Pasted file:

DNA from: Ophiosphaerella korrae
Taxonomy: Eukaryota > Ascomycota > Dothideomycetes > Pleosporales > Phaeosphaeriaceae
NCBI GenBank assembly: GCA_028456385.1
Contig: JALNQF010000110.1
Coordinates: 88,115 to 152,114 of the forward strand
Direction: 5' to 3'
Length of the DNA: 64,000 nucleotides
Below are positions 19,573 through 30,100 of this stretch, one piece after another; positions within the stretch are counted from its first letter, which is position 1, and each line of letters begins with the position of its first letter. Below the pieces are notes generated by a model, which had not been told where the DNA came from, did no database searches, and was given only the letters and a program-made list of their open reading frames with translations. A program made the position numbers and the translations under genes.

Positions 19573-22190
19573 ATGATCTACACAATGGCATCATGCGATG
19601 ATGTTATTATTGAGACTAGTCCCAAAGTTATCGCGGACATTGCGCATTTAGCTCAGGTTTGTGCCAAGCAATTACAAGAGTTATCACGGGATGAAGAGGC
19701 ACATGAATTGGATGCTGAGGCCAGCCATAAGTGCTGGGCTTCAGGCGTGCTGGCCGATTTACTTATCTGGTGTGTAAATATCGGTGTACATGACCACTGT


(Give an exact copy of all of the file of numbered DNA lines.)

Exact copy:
DNA from: Ophiosphaerella korrae
Taxonomy: Eukaryota > Ascomycota > Dothideomycetes > Pleosporales > Phaeosphaeriaceae
NCBI GenBank assembly: GCA_028456385.1
Contig: JALNQF010000110.1
Coordinates: 88,115 to 152,114 of the forward strand
Direction: 5' to 3'
Length of the DNA: 64,000 nucleotides
Below are positions 19,573 through 30,100 of this stretch, one piece after another; positions within the stretch are counted from its first letter, which is position 1, and each line of letters begins with the position of its first letter. Below the pieces are notes generated by a model, which had not been told where the DNA came from, did no database searches, and was given only the letters and a program-made list of their open reading frames with translations. A program made the position numbers and the translations under genes.

Positions 19573-22190
19573 ATGATCTACACAATGGCATCATGCGATG
19601 ATGTTATTATTGAGACTAGTCCCAAAGTTATCGCGGACATTGCGCATTTAGCTCAGGTTTGTGCCAAGCAATTACAAGAGTTATCACGGGATGAAGAGGC
19701 ACATGAATTGGATGCTGAGGCCAGCCATAAGTGCTGGGCTTCAGGCGTGCTGGCCGATTTACTTATCTGGTGTGTAAATATCGGTGTACATGACCACTGT